More Proof Factor Timing Isn't Worth It

Late last year, value stocks commenced an epic rally that's proven durable for most of this year. Then with the support of declining Treasury yields and strong earnings growth, growth stocks got their respective acts together again.

In fact, as of Aug. 13, the S&P 500 Growth Index sports a modest year-to-date advantage over the S&P 500 Value Index. Don't forget quality stocks. The S&P 500 Quality Index is beating its growth and value counterparts as well as the S&P 500 this year.

Put all that together and it's safe to say there's been a lot of variability between pro-cyclical (reopening stocks) and secular (high growth) exposures, meaning factor-based strategies are in the spotlight. Of the major investment factors, only exchange traded funds tied to low volatility are bleeding money this year. That variability also confirms that factor timing in 2021 is as difficult as it's ever been.

So here's what advisors are contending with this year: Lack of established factor leadership, which is an anomaly because factors usually lead for more than just a few months and can perform admirably for years on end.

Wild Year for Factors

Here's an example of just how fluid and fickle growth and value have been this year.

“In June, growth was underperforming value by 5% over the prior four weeks (i.e., rolling one-month returns), a two standard deviation event,” notes Matthew Bartolini, head of SPDR Americas Research. “Fast forward one month, and growth was outperforming value by 10% in the middle of July — a more than three standard deviation event. As of the end of July, growth’s outperformance did decline (+5% versus value in the prior four weeks), but was still above one standard deviation.”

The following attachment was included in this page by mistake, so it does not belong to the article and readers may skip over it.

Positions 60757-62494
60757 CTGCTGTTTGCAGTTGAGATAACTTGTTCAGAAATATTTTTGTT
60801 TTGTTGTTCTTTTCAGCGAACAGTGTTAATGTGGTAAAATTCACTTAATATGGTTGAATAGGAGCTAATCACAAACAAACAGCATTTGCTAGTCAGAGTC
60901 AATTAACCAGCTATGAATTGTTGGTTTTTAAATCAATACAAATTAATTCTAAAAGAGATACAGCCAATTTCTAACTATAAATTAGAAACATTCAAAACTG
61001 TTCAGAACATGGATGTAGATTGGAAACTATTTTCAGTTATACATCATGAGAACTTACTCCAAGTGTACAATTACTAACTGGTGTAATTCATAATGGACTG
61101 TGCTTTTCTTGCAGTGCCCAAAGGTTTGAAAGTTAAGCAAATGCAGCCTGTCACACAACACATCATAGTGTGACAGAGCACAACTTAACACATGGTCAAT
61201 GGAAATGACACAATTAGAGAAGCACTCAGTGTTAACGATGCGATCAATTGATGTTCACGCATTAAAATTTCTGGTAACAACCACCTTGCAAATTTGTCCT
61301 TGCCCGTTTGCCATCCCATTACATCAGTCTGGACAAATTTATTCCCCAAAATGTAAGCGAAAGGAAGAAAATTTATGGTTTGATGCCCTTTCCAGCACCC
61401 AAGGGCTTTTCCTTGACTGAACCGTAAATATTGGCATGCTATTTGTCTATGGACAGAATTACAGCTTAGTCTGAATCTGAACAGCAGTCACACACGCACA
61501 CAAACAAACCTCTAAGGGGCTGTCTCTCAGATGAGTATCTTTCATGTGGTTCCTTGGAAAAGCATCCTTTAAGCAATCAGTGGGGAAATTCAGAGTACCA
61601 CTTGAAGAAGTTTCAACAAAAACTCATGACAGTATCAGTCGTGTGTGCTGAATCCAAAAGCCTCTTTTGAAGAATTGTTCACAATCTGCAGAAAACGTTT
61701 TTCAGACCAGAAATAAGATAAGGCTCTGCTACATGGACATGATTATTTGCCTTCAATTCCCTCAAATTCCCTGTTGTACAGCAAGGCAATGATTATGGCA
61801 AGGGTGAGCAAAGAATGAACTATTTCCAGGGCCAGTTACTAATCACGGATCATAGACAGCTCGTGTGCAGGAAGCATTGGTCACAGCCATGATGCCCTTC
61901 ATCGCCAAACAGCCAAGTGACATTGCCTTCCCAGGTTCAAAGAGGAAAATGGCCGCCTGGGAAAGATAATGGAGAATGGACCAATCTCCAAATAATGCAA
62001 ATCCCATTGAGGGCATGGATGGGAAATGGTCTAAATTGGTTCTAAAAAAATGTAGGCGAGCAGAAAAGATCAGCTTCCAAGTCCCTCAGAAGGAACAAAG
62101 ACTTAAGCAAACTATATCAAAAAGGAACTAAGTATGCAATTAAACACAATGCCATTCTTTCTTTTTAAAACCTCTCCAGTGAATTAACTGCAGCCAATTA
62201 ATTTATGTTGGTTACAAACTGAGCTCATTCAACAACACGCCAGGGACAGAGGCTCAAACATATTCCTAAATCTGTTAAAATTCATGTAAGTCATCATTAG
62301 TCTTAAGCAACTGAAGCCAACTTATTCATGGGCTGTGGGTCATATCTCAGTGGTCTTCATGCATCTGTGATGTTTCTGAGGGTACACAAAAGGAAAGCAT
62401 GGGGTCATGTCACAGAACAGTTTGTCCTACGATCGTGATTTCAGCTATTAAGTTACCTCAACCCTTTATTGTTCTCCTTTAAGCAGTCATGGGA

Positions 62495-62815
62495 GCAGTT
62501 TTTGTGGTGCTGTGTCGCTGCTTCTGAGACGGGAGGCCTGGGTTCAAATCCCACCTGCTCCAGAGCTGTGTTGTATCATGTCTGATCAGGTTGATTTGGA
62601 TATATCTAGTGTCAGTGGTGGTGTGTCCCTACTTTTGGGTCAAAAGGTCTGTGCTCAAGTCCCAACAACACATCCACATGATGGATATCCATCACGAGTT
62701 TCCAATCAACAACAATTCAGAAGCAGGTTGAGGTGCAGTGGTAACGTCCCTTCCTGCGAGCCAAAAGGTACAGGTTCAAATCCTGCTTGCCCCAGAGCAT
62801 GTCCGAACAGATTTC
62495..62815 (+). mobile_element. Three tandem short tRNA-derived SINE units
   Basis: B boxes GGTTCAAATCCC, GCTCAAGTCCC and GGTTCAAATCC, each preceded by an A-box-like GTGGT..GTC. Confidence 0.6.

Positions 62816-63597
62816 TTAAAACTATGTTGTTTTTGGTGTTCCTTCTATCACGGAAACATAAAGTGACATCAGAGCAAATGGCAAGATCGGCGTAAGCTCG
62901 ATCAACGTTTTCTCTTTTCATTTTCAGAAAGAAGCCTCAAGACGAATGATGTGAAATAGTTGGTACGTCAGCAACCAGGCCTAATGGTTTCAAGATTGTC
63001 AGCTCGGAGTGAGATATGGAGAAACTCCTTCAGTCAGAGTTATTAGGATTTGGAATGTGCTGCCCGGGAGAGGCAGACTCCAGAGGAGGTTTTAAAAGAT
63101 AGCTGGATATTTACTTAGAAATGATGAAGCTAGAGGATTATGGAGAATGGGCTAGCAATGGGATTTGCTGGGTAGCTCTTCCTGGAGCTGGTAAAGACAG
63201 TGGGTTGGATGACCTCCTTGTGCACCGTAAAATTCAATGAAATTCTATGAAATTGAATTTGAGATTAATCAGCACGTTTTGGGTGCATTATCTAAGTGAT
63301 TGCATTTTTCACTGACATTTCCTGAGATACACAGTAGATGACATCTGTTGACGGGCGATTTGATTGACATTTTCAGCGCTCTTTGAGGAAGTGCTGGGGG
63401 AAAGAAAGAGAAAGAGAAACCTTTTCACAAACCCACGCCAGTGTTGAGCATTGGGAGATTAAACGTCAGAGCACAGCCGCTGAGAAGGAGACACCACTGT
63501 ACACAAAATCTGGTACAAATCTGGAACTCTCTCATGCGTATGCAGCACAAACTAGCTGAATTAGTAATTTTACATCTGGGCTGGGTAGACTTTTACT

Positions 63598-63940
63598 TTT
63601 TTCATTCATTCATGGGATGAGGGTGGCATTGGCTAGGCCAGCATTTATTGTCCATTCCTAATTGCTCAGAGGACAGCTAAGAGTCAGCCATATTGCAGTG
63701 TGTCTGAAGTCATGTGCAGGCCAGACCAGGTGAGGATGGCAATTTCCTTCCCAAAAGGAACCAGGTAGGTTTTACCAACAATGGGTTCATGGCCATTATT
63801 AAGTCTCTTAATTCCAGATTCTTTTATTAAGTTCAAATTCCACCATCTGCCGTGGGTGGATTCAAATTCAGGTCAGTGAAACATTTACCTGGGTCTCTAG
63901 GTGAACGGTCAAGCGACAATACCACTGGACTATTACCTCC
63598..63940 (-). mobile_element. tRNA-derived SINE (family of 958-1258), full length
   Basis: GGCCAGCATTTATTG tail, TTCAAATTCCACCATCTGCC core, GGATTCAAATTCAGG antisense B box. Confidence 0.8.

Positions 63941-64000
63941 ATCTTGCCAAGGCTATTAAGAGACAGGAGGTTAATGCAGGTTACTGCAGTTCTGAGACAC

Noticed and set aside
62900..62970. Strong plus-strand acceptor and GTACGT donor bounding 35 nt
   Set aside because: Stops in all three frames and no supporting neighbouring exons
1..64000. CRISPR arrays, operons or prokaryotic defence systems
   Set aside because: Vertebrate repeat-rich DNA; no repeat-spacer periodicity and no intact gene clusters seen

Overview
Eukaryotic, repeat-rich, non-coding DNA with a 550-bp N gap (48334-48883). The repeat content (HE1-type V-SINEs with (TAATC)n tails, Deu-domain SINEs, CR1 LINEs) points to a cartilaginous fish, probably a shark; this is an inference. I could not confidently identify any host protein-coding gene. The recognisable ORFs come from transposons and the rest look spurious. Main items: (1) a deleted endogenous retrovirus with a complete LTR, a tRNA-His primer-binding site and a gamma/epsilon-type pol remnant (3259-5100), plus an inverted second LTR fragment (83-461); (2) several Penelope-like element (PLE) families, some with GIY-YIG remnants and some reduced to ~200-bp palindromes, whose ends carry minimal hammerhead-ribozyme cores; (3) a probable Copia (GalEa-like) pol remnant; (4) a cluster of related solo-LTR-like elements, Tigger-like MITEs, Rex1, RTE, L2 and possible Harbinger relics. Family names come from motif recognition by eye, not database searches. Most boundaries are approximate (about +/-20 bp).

Alone, that scenario is interesting, but it's even more so when considering the dispersion in returns and volatility being created by the recent spate of growth vs. value turbulence.

“The standard deviation of the trailing one-month excess returns has been severely elevated of late, peaking in April 2021. It has been well above levels witnessed at the onset of the pandemic and beyond prior peaks (dot-com bubble),” says Bartolini. “In fact, there have only been a few weekly observations in 2021 that have registered below the long-term historical median.”

Courtesy: State Street Global Advisors

A big part of the reason factors, particularly growth and value and perhaps size, are having difficulty establishing lengthy leadership this year is the tug-of-war that's at play in the economic cycle. One minute, advisors are evaluating the intensity of the reopening trade and the utility of cyclical stocks. The next, the Delta variant is commanding headlines, leaving advisors to ponder a slower growth economic environment, which would likely favor growth stocks.

In other words, if the coronavirus could finally be effectively vanquished, clients might be treated to more traditional factor and environment.

We're Going Streaking! Wait, No We're Not.

Historical data confirm that over the past three decades, every calendar brought a period in which growth or value went on a lengthy winning streak against the other. That hasn't happened in 2021.

“In 2021, however, there has been no such streak. This reinforces the lack of persistency of a particular style as the market lacks clear direction amid concerns over the vibrancy of the recovery, as we witness yet another rise in cases and mobility restrictions alongside uneven economic data,” adds Bartolini. “Until there is clear evidence of the direction of the recovery, this current trend is likely to persist.”

Absent a credible growth or value streak, quality could be the way to go. It offers some intersection with growth and is actually inexpensive today, perhaps even more so than value.

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